Hollywood films of every stripe can take the UAE box office at a canter. But specialist titles, except for Bollywood films, tend to fall at the first hurdle and are increasingly pinning their hopes on VoD. Colin Brown reports.
Ever wonder why the Middle East is often one of the first international territories to be sold when new film projects are unveiled to buyers at Cannes or American Film Market (AFM)?
Well, just listen to what Ryan Kavanaugh, CEO of Relativity Media, had to say at last month’s AFM film finance conference: “We have seen growth in Europe and in the Middle East - massive growth. We’re seeing it 10 times as much from the Middle East in the last three years.”
Led by the UAE, the Gulf states are one of the world’s most fiercely competitive film-watching regions, one where the three hungriest distributors - Gulf Film, Italia Film and Front Row Entertainment - can funnel as many as 600 titles to pay-TV networks between them in a year.
Just weeks ago, Relativity announced it was extending its Middle East distribution partnership with Gulf Film, under a multi-year agreement that covers rights across all media in the region for Relativity-produced and acquired titles as well as third-party pick-ups sourced through its international sales agency. When Relativity first started striking similar output deals across the world, it was able to cover as much as 50% to 70% of in-house production budgets through those collective agreements.
Now, as those deals are being renewed amid revenue jumps in territories such as the UAE, Turkey and South Korea, “We are now over 100% in many cases,” marvels Kavanaugh.
Ever one to stay ahead of the industry’s growth curves - Relativity was the first US studio to bypass the premium cable window in the US when it struck a 2010 deal with VoD platform Netflix to stream its films just months after their DVD release - Kavanaugh has hatched plans to create a “Relativity Middle East”. The aim of this regional hub is to partner with local Arab producers to create a pipeline of original film, television and digital entertainment content.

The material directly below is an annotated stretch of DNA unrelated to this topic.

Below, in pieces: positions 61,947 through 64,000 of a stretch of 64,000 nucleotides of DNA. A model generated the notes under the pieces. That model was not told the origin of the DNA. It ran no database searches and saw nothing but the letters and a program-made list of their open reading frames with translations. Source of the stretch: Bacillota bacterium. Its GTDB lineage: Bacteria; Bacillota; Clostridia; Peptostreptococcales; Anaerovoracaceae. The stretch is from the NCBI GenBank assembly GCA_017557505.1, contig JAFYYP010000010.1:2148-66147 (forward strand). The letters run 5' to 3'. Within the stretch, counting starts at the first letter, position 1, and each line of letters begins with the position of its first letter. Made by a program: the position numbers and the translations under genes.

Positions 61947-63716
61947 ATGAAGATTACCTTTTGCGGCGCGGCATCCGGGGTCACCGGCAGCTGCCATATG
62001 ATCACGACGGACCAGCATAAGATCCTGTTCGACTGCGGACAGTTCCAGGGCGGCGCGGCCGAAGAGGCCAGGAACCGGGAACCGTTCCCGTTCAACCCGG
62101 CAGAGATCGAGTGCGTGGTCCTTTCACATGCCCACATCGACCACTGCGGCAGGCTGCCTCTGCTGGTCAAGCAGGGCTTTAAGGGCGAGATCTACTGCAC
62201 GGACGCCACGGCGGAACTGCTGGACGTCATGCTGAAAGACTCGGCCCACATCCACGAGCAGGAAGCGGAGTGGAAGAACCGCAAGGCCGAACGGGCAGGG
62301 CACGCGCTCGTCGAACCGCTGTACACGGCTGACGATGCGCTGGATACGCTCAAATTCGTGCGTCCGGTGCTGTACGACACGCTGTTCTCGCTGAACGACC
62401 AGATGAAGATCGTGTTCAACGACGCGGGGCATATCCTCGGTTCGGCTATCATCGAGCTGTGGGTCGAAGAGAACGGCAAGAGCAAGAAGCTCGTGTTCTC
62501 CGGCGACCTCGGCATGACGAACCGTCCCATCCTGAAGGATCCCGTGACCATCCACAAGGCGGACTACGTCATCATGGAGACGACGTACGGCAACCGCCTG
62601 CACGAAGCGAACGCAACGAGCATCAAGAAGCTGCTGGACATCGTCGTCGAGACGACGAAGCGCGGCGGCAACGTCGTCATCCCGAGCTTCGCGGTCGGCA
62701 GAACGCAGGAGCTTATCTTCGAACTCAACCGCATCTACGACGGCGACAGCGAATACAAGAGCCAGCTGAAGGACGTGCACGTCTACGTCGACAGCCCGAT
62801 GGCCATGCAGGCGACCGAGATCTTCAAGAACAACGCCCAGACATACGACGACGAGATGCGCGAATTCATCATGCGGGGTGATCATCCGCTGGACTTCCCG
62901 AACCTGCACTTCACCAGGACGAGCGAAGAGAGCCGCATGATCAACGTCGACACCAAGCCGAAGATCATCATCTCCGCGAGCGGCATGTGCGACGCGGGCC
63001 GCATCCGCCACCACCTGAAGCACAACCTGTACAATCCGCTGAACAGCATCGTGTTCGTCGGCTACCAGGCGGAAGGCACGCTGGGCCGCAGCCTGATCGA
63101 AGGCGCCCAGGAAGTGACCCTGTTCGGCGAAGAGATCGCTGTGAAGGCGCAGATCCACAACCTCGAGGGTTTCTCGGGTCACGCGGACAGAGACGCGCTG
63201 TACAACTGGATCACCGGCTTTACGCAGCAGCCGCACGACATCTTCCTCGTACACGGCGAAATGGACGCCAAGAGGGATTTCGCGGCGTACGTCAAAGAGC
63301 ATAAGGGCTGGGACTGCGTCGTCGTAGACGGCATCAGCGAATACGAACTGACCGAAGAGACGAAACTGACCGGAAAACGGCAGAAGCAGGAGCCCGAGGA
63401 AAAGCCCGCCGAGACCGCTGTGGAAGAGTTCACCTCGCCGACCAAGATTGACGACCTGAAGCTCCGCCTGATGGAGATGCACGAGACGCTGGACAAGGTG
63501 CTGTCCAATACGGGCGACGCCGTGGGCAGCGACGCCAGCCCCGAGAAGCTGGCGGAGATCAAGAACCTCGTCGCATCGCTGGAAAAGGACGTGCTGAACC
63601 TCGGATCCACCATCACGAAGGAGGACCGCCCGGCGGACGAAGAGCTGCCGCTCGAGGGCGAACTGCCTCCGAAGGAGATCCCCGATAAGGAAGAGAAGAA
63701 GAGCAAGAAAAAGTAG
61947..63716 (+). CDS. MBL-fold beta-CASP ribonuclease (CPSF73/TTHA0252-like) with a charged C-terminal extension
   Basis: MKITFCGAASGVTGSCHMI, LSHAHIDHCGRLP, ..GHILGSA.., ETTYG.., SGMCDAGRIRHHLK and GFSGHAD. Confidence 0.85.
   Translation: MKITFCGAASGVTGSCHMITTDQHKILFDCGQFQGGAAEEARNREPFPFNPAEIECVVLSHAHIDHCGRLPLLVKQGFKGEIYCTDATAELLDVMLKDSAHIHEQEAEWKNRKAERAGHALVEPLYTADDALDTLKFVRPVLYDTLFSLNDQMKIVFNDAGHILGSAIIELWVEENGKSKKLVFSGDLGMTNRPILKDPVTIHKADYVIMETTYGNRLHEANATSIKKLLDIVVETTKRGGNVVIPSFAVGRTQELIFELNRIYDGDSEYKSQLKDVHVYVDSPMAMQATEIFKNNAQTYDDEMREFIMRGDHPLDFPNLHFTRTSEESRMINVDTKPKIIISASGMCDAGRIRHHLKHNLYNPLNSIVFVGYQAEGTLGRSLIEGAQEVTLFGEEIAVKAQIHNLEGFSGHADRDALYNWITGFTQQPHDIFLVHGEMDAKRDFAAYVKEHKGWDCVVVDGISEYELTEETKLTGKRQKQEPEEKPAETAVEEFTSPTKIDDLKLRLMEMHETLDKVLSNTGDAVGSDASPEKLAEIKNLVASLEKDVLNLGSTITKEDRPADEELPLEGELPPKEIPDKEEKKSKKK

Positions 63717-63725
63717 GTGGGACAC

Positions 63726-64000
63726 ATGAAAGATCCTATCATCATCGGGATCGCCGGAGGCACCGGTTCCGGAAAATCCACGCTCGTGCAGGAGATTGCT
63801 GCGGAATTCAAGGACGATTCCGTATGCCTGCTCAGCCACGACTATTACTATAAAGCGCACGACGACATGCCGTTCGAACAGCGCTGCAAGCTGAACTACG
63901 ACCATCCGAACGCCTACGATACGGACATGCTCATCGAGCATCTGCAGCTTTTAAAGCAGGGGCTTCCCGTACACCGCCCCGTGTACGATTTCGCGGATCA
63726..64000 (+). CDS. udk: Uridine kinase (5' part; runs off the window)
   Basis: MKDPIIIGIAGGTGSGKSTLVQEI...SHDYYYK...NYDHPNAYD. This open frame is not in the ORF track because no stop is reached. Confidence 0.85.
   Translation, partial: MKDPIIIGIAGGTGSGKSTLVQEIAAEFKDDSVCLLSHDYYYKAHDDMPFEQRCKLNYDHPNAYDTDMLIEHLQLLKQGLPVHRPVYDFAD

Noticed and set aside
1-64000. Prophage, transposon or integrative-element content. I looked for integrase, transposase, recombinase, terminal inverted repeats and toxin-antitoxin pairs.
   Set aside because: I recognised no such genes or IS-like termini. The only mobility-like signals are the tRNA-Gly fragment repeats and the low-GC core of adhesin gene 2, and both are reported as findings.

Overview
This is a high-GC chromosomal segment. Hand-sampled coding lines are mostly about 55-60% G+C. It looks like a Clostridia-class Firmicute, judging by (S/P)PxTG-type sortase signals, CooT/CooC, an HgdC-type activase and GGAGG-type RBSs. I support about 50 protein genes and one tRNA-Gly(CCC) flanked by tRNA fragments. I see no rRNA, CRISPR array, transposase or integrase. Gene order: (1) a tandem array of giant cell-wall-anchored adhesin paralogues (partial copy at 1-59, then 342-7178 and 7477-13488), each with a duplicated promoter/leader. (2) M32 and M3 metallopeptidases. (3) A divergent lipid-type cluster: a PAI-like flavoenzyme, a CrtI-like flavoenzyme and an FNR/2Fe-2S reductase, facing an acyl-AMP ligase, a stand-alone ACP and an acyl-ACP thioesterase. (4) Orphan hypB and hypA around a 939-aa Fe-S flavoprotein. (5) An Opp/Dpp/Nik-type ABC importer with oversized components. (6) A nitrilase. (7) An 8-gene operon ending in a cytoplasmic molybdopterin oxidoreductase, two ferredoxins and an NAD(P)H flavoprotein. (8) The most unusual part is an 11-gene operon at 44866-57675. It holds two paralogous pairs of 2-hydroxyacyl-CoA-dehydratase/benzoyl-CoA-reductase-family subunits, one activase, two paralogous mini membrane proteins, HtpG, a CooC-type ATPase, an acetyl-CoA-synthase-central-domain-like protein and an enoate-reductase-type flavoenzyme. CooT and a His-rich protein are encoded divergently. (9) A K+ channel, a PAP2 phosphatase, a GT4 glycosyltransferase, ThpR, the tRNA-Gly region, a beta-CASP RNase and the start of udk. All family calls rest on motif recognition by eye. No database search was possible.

That Gulf Film is now fully owned by Q Media, which itself works closely with Doha Film Institute, opens up intriguing possibilities, perhaps even as a much-needed co-producing or gap-financing entity in the Arab world.
Certainly, the Arab film-making world could benefit from a studio powerhouse that is plugged into the local exhibition circuit where Gulf Film is a major player through its Grand Cinemas chain. While the UAE box office as a whole continues to climb, particularly with ever more resplendent multiplexes popping up in the country’s shopping malls, the major beneficiaries of this remain the Hollywood studios and the larger US independents such as Relativity and Lionsgate (which has just supplied Gulf Film with The Hunger Games: Catching Fire).
Specialised films, however, struggle to gain access to - and, above all, stay on - theatre screens amid this booming box office. Other than the occasional buffoonish comedy from Egypt, such as this year’s Tattah and Samir Abu El Nil, most Arab films have to pin their hopes on VoD as their primary viewing mechanism, as do many specialised titles from the US or Europe. That leaves Bollywood as pretty much the only consistent indie box-office performer in the UAE, an anomaly that is a function of the UAE’s large migrant populations.
If anything, the latest digital exhibition technologies have made matters worse for smaller films. “The introduction of the VPF [Virtual Print Fee] model has certainly limited the release of much smaller films,” says Front Row Entertainment chief Gianluca Chakra. “Whereas before we were able to make prints travel around the region, now that 35mms are way more expensive, loads of smaller films don’t see the light of day in cinemas.”
On the mainstream side, the UAE box office remains robust and, at times, delightfully quixotic. Although missing the record-breakers of 2012, hits led by Fast And Furious 6 and Iron Man 3 have been consistent enough that the overall tally was running 16% ahead as of the end of November compared to the same period last year.
Look at some of films that overperformed in the UAE relative to others this year - After Earth (141,000 admissions), The Hangover III (195,000), White House Down (200,000), Snitch (105,000), The Smurfs 2 (222,000) and, yes, The Lone Ranger (110,000) - and you realise why the region has become Hollywood’s new best friend forever.
There’s always a chance that even a lukewarm genre film can catch fire here.